Read: Job 31:1-33:33, 2 Co. 3:1-18, Ps. 43:1-5, Pr. 22:8-9 Job stands by his claim that he is righteous so Elihu decides he has heard enough and tries his reasoning on Job. He starts by trying to convince older Job of why he should listen to him since he is much younger. Elihu does give us some insightful wisdom about dreams. God seals instructions in dreams. I have seen that happen over and over in my life. God will drop an idea in my heart and then confirm it in a dream. It does take me out of the equation and I follow what God wants. Elihu concludes that Job is not just and God is greater than man. Paul teaches us that our lives are living letters that show Jesus to the world. In the Old Testament everything about Jesus was veiled in types and shadows, but when we come to Jesus, the veil is removed and we can see clearly. The Old Testament way to God was glorious but the New Testament was is more glorious. Moses’ face was so lit up with the glory of God, that the people couldn’t even look at him. In the New Testament Steven’s face glowed with this same glory. (Acts 6:15) God is going to make our faces shine this same glory. Moses ended up having to veil his face because the people couldn’t take seeing the glory. God had to veil the face of the Jews because they couldn’t receive Jesus’ glory. Lord, please don’t veil your glory from us. We want to behold your face for You are the health of our countenance and our God.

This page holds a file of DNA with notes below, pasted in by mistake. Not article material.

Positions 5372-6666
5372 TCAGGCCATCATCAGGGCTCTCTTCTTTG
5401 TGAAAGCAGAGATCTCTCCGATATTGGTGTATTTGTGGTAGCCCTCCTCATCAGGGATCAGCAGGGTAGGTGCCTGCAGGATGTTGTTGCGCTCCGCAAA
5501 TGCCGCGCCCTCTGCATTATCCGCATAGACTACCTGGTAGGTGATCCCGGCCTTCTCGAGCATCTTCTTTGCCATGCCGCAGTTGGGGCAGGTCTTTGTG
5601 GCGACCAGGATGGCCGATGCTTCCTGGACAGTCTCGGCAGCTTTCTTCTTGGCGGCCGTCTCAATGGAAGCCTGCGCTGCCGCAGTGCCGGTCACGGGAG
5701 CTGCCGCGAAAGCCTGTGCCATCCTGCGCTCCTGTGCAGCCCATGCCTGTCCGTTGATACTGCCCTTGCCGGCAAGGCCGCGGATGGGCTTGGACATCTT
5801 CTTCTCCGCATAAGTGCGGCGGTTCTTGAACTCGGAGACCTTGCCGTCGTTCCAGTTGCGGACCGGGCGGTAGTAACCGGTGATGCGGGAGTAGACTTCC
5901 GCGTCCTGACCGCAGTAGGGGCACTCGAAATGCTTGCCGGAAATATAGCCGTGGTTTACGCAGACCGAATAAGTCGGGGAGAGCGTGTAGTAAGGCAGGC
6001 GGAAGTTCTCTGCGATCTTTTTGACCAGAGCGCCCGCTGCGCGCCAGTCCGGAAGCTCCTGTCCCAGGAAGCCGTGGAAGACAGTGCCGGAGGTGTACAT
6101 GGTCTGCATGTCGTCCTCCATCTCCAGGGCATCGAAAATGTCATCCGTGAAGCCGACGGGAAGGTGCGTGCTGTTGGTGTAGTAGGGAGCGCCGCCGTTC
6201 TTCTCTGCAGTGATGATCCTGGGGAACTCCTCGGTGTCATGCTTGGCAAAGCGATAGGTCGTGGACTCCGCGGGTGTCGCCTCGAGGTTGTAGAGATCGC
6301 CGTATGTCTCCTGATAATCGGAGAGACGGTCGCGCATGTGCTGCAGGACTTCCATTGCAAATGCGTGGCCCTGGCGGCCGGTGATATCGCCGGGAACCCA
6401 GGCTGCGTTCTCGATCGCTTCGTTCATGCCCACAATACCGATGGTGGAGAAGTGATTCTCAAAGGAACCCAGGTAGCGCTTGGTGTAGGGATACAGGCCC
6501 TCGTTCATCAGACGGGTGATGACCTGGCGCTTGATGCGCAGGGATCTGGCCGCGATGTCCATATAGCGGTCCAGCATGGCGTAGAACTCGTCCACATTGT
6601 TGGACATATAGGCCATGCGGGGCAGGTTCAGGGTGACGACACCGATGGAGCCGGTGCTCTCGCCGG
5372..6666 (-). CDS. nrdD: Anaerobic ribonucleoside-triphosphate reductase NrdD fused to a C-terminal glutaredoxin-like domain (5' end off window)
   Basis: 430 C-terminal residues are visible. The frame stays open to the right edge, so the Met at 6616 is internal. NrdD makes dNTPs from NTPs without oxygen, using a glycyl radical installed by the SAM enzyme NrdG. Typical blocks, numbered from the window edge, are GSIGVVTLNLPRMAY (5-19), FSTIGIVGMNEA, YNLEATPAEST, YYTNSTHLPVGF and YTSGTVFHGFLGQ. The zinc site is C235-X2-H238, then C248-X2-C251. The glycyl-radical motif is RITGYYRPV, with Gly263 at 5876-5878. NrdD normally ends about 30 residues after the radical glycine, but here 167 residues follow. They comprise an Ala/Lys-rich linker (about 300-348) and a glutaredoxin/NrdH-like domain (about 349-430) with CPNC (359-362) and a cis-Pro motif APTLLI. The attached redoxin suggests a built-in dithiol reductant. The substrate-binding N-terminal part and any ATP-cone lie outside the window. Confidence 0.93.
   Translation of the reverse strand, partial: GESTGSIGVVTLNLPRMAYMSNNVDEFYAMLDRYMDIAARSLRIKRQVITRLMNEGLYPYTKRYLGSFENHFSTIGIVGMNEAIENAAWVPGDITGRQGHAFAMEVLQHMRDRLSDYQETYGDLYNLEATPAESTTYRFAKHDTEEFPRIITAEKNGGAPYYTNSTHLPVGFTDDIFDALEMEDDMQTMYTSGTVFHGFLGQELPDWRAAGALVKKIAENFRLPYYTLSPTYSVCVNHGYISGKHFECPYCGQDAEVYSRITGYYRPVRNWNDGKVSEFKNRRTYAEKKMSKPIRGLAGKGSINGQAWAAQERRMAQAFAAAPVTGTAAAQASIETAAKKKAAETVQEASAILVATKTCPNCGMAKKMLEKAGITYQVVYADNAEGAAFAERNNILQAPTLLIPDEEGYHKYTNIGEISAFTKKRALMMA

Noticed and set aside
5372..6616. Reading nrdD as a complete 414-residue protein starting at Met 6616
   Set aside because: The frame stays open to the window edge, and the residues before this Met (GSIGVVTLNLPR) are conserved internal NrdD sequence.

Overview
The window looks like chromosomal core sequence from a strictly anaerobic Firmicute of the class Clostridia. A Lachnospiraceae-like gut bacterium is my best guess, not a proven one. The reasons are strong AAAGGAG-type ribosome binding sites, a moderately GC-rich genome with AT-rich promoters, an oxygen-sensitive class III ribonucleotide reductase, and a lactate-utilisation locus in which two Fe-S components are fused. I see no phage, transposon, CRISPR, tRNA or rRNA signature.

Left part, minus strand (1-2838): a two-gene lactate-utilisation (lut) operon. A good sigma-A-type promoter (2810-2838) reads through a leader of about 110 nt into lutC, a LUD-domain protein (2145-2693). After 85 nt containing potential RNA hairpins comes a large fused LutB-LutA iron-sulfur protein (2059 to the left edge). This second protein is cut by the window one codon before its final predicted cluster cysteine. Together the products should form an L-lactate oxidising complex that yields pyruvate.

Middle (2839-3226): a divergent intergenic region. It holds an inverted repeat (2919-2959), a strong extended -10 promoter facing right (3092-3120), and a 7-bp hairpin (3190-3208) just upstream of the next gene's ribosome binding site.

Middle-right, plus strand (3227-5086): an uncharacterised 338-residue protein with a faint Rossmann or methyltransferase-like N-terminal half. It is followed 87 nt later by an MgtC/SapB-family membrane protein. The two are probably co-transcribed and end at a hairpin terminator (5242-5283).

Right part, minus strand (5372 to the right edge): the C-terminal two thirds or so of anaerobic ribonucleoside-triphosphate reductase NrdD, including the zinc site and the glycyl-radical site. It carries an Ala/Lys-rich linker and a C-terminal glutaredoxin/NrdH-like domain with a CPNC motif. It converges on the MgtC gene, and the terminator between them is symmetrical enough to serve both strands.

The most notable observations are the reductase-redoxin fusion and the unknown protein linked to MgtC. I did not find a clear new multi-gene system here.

Thursday, August 28, 2014